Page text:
French EFDD member Joëlle Bergeron has been outspoken about the need for regulations to reign in this new technology. She sees an industry where legal issues will be extremely complex and could get out of control if not clarified by a governing body. Bergeron says:
“We should consider creating specific rules for 3D printing products. As it is such a complex process and so many people are involved, it could be difficult for someone affected to identify the person responsible. If there is an accident, the person responsible could potentially be the creator or vendor of the 3D file, the producer of the printer or the software, the supplier of the materials used or the person creating the object, depending on where the defect originated. At the moment there are no legal precedents regarding civil liability for products that were created with 3D printing. So manufacturers don’t know what to expect.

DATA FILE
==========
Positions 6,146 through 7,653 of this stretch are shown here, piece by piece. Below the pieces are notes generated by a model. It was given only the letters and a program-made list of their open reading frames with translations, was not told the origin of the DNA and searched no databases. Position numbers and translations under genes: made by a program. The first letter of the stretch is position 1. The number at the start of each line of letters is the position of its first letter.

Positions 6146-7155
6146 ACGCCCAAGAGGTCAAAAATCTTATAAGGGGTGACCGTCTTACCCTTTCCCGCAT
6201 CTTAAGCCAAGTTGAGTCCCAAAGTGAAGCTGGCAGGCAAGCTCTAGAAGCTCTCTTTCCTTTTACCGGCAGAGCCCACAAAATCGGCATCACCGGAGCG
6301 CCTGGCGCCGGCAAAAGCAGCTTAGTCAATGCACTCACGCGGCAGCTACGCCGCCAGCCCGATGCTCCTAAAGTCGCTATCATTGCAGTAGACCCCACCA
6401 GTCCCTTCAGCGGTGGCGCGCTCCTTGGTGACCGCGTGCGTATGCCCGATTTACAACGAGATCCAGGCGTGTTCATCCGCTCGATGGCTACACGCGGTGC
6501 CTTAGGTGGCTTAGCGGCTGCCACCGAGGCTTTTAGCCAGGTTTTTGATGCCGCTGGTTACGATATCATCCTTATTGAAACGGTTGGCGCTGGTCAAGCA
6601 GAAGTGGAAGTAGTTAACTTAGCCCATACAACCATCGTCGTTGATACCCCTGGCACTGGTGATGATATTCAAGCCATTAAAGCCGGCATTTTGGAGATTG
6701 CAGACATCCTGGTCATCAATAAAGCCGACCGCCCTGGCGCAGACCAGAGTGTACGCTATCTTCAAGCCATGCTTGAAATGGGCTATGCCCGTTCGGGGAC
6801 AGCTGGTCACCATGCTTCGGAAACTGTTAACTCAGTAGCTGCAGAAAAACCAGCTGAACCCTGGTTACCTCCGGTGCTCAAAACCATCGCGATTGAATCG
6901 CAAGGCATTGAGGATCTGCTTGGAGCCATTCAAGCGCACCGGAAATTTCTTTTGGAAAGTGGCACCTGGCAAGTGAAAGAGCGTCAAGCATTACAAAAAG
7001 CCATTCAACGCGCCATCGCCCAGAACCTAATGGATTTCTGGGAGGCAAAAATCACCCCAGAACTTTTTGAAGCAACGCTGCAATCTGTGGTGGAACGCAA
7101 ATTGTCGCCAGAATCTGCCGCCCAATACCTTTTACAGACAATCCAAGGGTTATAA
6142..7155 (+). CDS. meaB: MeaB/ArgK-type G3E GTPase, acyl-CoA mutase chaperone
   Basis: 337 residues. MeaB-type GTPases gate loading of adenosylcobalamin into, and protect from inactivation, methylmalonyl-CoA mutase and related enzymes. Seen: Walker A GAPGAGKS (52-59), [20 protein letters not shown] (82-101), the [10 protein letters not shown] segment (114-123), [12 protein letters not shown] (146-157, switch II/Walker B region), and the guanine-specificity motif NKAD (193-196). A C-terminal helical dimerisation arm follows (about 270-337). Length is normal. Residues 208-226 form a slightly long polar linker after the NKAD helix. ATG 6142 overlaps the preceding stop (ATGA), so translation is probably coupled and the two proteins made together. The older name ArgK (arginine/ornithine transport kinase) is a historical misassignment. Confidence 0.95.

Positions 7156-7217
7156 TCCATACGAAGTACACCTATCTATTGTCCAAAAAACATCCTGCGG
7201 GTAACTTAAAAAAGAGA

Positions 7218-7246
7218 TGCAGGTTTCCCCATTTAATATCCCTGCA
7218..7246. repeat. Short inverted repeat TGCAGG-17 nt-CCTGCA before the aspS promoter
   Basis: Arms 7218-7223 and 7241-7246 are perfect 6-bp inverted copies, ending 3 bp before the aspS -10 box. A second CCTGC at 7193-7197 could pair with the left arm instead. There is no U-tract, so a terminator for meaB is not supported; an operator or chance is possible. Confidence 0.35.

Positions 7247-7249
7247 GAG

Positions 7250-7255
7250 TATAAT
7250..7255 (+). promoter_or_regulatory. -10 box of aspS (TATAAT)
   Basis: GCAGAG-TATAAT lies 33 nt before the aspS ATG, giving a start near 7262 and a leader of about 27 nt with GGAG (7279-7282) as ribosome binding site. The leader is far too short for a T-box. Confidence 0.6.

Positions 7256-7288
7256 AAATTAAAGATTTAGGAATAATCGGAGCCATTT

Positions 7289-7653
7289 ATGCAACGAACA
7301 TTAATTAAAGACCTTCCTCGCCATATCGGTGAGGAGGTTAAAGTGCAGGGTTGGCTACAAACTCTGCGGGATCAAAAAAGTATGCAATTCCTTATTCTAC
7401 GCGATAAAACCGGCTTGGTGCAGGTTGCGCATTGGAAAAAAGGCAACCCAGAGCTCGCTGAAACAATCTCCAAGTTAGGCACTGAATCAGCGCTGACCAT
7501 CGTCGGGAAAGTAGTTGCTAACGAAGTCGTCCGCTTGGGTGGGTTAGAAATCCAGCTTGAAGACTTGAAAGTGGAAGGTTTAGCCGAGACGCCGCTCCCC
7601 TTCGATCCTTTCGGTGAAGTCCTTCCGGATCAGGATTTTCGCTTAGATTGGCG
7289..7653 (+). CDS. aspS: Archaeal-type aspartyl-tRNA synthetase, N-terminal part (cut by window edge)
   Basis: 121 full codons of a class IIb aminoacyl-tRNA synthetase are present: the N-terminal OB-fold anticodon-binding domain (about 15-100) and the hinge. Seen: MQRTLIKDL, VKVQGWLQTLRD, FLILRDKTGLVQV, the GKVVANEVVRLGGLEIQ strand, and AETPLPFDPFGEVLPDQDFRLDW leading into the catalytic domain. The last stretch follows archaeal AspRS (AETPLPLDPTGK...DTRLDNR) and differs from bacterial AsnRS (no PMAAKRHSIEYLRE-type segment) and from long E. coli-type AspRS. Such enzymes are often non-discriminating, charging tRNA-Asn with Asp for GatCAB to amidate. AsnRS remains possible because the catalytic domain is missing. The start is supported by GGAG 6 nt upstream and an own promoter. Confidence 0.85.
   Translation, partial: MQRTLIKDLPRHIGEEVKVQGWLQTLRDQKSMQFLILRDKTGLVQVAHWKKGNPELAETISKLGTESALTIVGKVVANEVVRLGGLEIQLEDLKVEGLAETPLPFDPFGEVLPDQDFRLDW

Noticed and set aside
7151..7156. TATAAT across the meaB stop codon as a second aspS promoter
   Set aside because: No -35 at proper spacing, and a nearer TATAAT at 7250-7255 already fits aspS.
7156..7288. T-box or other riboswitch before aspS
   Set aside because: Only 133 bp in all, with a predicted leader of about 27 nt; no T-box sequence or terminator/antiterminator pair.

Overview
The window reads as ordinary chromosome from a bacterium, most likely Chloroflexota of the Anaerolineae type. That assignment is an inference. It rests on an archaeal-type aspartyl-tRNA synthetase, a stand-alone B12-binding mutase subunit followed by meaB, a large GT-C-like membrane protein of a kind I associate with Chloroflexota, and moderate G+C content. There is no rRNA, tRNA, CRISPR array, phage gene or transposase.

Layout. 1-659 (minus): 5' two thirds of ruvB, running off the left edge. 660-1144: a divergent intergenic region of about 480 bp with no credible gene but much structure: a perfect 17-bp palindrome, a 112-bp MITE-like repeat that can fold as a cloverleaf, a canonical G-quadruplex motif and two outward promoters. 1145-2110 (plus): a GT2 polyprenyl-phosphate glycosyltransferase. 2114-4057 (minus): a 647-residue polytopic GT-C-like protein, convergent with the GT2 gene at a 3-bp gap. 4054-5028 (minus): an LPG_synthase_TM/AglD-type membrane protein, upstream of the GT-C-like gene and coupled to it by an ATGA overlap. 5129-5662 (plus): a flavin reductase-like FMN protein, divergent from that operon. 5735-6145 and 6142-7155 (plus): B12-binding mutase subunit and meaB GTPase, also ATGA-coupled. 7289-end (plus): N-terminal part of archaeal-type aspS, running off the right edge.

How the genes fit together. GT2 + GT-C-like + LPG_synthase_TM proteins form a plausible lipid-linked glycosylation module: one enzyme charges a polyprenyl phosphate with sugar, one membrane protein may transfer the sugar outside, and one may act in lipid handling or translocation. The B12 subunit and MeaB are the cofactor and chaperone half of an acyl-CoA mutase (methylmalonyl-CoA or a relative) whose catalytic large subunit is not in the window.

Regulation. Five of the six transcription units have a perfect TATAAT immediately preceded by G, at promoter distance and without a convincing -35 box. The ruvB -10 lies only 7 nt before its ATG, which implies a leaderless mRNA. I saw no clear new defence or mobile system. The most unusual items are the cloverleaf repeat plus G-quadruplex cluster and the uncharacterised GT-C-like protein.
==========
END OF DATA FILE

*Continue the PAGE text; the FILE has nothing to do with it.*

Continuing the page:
Therefore it is up to us, who have been elected to the Parliament, to call on the European Commission to take a close look at these legal issues.”
This doesn’t even begin to scratch the surface on infringement of intellectual property that will likely be a regular point of contention in 3D printing. Does printing an identical copy of a patent-protected object infringe on intellectual property rights? If so, how can this be enforced? Who is liable when a 3D-printed object malfunctions and causes bodily harm? These are all brand new territory for regulators who will be watching the growth of this technology very closely.
Will we ever live in a world where you can print everything you need at home? Maybe. Maybe not. It’s likely that over time, 3D printing technology will become easier to use for everyone, even those who have limited technical knowledge. Regardless, 3D printing pushes the envelope in creating new and innovative ways to produce objects of all shapes and sizes, and the commercial applications of 3D printing alone will be enough for the industry to be an important part of manufacturing and consumer goods for decades to come.